July 8th, 2010
12:19 PM ET
There's a trend among kids, dubbed "Robo tripping," and it's not the latest dance. In fact, "Robo tripping" is one of several colloquialisms used to describe getting high from - of all things - cough medicine. (Get it? "Robo" or Robitussin.)
The high comes from ingesting large doses of dextromethorphan, found in over-the-counter cough suppressants such as syrups and lozenges.
"I was looking for something that was easy to find, easy to do...even though I know...that this is not good, that this is wrong," said Shannon, whose story about abusing dextromethorphan as a teenager appears on the Partnership for a Drug-Free America website.
It is that ease that may be the biggest problem.
"These drugs are very often sitting in the medicine cabinet at home," said Dr. Michael Entrup, an anesthesiologist at Rhode Island Hospital. "What parent would think, 'My kid is abusing cough syrup'?"
Parents seem to be aware of other, more obvious drugs and their potential risks to children – heroin, cocaine, alcohol and marijuana, for example. Experts say that many are in the dark about the dangers of "Robo tripping."
"I know of cases where kids who were previously healthy come into the emergency room [after overdosing] with wide blood pressure swings, with disturbances in heart rhythm...problems with motor function," said Entrup, director of the Massachusetts Society of Anesthesiologists. "I have not seen anyone die, but I know of patients who have come close."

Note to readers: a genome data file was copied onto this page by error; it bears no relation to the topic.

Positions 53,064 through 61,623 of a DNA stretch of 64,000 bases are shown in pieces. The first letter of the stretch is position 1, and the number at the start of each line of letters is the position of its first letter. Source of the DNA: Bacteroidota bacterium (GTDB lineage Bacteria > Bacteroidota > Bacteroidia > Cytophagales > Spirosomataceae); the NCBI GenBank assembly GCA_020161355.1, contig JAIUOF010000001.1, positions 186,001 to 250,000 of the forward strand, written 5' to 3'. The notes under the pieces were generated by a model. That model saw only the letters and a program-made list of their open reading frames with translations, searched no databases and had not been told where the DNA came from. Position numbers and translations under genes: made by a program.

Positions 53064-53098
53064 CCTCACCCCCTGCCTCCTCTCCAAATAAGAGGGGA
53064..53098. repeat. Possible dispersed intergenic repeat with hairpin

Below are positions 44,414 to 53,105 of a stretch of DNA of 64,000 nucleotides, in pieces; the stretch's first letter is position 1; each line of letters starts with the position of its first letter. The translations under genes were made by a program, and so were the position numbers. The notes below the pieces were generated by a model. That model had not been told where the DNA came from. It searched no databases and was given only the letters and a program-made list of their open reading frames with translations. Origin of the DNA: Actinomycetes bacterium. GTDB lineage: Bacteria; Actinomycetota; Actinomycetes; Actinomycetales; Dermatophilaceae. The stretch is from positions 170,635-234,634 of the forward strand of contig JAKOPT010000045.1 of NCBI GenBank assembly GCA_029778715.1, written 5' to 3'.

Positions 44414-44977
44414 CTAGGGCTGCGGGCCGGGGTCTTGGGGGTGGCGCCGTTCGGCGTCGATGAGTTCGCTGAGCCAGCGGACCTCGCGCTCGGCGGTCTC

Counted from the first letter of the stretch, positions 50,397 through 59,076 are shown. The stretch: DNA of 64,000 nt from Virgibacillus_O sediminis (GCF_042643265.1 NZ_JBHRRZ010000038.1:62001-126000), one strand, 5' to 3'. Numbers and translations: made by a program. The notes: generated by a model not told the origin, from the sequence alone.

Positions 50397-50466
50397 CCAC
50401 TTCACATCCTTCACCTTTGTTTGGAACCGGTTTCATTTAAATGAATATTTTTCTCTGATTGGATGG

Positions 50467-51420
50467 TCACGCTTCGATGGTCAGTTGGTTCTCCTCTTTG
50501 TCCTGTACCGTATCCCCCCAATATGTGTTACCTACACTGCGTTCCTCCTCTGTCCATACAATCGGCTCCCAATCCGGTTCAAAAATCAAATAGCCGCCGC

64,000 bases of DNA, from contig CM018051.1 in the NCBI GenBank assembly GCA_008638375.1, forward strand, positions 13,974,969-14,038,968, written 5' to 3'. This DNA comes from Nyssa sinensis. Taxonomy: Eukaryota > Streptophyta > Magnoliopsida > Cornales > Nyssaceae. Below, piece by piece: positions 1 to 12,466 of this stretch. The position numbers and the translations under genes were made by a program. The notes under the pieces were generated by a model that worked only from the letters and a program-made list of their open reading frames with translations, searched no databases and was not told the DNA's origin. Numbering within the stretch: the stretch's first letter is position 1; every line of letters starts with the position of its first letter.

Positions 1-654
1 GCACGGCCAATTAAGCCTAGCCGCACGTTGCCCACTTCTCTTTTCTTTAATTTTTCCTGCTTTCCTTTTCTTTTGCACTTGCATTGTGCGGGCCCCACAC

It is difficult to imagine near-death at the hands of a cough suppressant, but according to experts, it can happen. The danger comes when dextromethorphan-containing medications are taken with other stimulants such as caffeinated beverages, energy drinks, even prescription drugs to treat ADHD.
"It's playing with fire," said Entrup. "The ingredients in prescribed dosages don't usually cause problems, but when taken in higher dosages, and with other drugs...it could be potentially lethal."
Most often users report hallucinating, feeling dizzy or nauseated, vomiting, confusion, rapid heart beat, even numbness in the extremities.
According to a 2006 Substance Abuse and Mental Health Services Administration survey more than 3 million people age 12 to 25 had used cough medications to get high. Among patients rushed to the emergency room for non-medical use of dextromethorphan, about half (48 percent) were aged 12 to 20, according to SAMHSA.
"I would get nauseous to the point where I couldn't stand up," said Shannon. "I actually would start foaming. It's so gross to say but, when I would be getting sick I was throwing up foam...It was horrible."
And then there is what drug abuse by a teen or pre-teen suggests.
"The fact that someone is looking to abuse a drug, puts them in a category where they're more likely to abuse another drug," said Dr. Daniel Frattarelli, chair of the Committee on Drugs for the American Academy of Pediatrics. "It's not safe just because it's over the counter."
The American Society of Anesthesiologists offers tips for recognizing dextromethorphan abuse: an unusual medicinal smell on your child's breath; empty or missing cough medicine bottles; a sudden change in your child's physical appearance, attitude and/or sleeping habits; and visits by your child to pro-drug websites.
Even with the absence of the more glaring signs, experts recommend parents have a conversation about the potential dangers of "Robo tripping" with their kids.
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